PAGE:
One third of the xx, Jamie xx has delivered an album that perhaps rivals fellow DJ Mark Ronson for the title of ‘song of the year’. In Loud Places he has created one of those feel-good songs that feels like it should be listened to while bathed in sunshine only in a similar vein to Ronson’s Uptown Funk and even Daft Punk’s Get Lucky. But In Colour is by no means a one-trick pony. No, what has been produced here is in some ways similar to the xx’s minimal style of artistry, especially on opener Gosh, the one-two beat switching constantly, but all the way on the other side of the xx is I Know There’s Gonna Be (Good Times), a bustling, brashly confident summer song yet again.

Sure, there’s a lot here that’s not the most original, recycled beats and samples do become a problem at times, but the wonderful thing about In Colour is that it totally lives up to the name, it’s got a whole lot going on, all at once and is drenched in a variety of sound. What comes next will be very interesting to see, for sure.

Slaves: Are You Satisfied?

Slaves have really come out of nowhere to become the band of 2015, from supporting Jamie T on his comeback tour last year, the duo have toured the country up and down, a couple of times, released a new album and made several waves, both controversial and positive critique. They’re also at almost every single summer festival going this year, which helps. This LP then, is a enjoyable, if not rocky ride, with song titles like Cheer up London, Where’s Your Car Debbie? and Feed the Mantaray, the level of humour and lack of seriousness is extremely apparent throughout this record.

Parts of the record are slightly one-not though, but what is going to need to change for the duo to expand in the future is some sort of epiphany, electro maybe? For now, though, they are revelling in their new found love from fans and some critics, and who can blame the two lads from Tunbridge Wells?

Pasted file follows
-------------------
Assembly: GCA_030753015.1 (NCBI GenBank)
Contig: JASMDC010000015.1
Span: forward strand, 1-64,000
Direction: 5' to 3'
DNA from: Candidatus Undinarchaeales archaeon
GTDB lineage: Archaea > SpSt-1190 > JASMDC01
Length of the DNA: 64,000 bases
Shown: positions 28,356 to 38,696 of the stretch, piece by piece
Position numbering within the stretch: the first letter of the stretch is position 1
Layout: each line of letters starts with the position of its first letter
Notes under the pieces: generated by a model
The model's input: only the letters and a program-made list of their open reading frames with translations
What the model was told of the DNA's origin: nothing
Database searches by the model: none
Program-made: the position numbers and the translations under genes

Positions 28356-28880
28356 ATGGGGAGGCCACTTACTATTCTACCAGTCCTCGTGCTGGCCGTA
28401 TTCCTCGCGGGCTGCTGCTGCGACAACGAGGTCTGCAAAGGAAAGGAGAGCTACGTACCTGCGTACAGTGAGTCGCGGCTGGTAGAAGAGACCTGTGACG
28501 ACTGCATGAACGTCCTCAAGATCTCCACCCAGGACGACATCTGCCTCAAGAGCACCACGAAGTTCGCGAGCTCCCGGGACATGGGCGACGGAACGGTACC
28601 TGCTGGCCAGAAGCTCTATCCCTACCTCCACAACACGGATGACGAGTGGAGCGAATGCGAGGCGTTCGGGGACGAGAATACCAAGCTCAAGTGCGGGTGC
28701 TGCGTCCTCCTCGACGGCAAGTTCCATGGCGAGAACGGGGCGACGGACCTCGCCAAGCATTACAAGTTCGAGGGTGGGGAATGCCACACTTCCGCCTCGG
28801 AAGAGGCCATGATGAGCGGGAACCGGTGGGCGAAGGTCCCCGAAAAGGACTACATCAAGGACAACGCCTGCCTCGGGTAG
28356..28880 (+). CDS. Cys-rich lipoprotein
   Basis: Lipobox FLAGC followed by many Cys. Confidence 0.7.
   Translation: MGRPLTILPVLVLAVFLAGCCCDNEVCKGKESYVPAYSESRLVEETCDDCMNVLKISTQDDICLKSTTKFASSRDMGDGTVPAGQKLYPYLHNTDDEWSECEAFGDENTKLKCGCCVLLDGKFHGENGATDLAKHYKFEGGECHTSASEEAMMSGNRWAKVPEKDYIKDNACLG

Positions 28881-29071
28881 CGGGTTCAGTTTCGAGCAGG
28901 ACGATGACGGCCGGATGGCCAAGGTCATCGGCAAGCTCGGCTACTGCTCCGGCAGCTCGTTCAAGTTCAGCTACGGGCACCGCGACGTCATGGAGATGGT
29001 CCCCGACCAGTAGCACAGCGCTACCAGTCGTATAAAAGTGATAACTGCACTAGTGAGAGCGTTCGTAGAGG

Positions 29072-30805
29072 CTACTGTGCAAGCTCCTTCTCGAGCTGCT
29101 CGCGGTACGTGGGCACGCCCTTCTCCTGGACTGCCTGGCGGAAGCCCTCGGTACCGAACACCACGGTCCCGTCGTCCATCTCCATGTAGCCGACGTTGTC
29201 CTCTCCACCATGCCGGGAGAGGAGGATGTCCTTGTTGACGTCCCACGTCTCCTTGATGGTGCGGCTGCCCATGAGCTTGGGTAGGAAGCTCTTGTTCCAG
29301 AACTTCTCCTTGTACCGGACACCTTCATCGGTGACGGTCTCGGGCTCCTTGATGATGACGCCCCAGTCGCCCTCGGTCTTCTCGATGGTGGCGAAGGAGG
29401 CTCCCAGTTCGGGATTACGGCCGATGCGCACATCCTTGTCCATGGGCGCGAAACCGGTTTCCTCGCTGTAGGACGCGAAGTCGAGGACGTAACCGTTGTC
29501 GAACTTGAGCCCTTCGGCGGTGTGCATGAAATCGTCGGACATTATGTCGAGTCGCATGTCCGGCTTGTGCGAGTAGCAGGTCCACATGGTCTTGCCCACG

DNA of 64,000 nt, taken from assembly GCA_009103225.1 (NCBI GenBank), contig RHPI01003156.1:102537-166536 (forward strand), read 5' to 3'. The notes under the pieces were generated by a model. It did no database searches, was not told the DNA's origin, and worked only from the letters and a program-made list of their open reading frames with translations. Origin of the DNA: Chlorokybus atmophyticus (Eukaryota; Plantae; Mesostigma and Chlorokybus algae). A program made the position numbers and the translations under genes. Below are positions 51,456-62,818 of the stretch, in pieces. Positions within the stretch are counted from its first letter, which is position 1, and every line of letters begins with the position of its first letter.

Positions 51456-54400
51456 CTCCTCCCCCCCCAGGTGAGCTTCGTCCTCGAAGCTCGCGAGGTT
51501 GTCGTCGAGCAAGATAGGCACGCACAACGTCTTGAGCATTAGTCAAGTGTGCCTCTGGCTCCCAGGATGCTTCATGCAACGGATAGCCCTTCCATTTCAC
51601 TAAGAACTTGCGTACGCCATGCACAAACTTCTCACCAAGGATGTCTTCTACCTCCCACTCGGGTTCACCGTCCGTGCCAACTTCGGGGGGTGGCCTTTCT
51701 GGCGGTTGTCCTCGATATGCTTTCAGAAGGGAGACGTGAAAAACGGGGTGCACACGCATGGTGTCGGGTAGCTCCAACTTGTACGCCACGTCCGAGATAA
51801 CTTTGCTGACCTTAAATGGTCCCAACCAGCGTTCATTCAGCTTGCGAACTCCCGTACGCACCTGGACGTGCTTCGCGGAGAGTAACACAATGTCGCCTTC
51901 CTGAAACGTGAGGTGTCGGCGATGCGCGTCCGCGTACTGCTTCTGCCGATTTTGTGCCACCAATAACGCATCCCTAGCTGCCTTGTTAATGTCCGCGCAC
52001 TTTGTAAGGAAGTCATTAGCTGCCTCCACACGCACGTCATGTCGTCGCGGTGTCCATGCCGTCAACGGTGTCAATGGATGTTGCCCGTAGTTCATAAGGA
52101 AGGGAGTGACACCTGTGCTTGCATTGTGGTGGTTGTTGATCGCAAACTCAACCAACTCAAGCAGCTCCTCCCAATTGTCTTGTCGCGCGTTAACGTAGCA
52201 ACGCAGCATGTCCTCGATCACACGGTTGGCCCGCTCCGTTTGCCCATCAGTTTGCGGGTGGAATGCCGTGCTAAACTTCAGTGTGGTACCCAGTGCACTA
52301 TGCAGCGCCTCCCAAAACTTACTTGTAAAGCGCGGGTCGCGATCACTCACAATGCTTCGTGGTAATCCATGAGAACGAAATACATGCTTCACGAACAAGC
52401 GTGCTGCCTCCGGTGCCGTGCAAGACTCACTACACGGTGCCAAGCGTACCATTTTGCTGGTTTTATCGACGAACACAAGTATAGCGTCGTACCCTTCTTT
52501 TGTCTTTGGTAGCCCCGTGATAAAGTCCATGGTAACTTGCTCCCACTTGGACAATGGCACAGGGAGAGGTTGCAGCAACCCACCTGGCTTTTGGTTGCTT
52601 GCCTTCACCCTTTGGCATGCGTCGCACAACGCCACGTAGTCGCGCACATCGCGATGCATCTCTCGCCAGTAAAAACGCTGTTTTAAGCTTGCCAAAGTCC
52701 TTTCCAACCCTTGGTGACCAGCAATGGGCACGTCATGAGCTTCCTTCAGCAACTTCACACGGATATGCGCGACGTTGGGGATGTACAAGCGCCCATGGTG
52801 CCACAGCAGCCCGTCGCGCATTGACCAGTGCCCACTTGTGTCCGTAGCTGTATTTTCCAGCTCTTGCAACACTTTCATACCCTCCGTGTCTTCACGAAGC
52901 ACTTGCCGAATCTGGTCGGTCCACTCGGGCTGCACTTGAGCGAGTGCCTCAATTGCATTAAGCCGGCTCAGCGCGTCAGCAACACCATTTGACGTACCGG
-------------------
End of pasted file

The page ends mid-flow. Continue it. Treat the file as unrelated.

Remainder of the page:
Alabama Shakes: Sound & Colour

With the Alabama ensemble never really troubling UK shores during their first breakout run, it was in grave danger that Sound & Color might too be missed out on by the majority of the UK public. Whether that’s truly the case or not is questionable, they’ve featured at Glastonbury and on BBC TV, but no matter what I’m exceptionally happy I have experienced this exceptional piece of work. Brittany Howard’s powerful voice can surely never be quite the same as it was the first time around, that much is for certain, so rather than trying to massively change that, the band have smartly just changed around their music.

It’s still familiar, but with a bit of extra psychedelia influences on some tracks, or an updated slice of RnB on others, and most importantly it works. Howard’s voice undoubtedly leads the way with its tender, howling qualities, that much will always remain aslong as the band continue to run and run and run- which you can  bet they will.

Leon Bridges: Coming Home

Last but certainly not least, Leon Bridges is single-handedly dragging soul music into the 21st century kicking and screaming. His debut release builds upon the hype whipped up by the storm of lead single Coming Home, the beautiful love-lorn song that put Bridges on the map. The album was recorded on vintage equipment and the rustic qualities of this record, unbelievably released in 2015 rather than 1965, are there for all to see. Shine and Smooth Sailin’ are indicators Bridges is here for the long run, too, as they show he can be quietly tender, aswell as a boisterous crooner.

Having seen his fresh live show, I’d say it’s even better on a live platform, the band are on fire, with a saxophonist, awesome backing vocalist and some tight drumming. Long live the reign of Leon Bridges, is what I have to say.

Agree or disagree? Sound off below…